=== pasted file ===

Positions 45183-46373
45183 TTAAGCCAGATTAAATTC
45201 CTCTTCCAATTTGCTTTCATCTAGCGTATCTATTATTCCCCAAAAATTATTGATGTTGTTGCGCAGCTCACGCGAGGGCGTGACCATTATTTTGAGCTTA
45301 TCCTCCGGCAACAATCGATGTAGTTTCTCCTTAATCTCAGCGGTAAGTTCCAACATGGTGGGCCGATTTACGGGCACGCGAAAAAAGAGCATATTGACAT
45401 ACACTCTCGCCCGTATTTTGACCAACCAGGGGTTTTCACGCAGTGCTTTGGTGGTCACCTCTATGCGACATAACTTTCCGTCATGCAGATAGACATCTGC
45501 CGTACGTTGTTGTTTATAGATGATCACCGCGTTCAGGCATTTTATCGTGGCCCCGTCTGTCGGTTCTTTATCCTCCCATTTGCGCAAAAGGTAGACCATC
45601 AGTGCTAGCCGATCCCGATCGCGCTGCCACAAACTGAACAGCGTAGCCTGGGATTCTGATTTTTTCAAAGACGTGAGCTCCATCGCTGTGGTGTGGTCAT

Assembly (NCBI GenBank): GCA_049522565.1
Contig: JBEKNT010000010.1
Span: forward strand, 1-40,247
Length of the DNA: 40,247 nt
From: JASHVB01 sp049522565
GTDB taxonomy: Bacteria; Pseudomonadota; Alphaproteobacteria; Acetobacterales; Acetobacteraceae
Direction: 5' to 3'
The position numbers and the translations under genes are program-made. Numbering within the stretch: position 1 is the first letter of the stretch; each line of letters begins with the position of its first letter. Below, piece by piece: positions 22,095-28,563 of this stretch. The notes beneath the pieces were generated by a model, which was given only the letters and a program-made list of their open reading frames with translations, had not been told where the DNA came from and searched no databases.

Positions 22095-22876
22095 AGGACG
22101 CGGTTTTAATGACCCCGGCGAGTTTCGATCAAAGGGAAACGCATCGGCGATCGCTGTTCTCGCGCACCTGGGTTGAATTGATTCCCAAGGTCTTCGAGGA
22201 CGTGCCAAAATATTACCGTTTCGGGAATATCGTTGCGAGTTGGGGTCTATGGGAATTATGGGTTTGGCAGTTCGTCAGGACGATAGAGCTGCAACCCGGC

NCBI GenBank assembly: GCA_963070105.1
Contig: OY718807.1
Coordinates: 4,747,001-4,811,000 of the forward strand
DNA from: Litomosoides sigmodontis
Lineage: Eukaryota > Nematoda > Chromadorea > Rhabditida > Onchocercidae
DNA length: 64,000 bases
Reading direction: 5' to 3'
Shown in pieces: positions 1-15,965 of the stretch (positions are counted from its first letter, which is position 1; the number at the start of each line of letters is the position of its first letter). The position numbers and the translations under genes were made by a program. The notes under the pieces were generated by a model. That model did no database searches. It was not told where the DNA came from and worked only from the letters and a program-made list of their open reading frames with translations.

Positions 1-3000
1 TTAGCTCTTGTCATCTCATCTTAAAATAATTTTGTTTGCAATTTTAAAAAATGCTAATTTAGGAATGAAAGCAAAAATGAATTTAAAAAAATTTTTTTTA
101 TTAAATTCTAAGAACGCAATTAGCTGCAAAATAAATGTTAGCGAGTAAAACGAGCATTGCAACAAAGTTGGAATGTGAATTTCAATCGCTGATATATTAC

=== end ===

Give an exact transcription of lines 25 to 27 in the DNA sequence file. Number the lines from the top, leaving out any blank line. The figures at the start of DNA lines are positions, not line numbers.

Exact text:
DNA length: 64,000 bases
Reading direction: 5' to 3'
Shown in pieces: positions 1-15,965 of the stretch (positions are counted from its first letter, which is position 1; the number at the start of each line of letters is the position of its first letter). The position numbers and the translations under genes were made by a program. The notes under the pieces were generated by a model. That model did no database searches. It was not told where the DNA came from and worked only from the letters and a program-made list of their open reading frames with translations.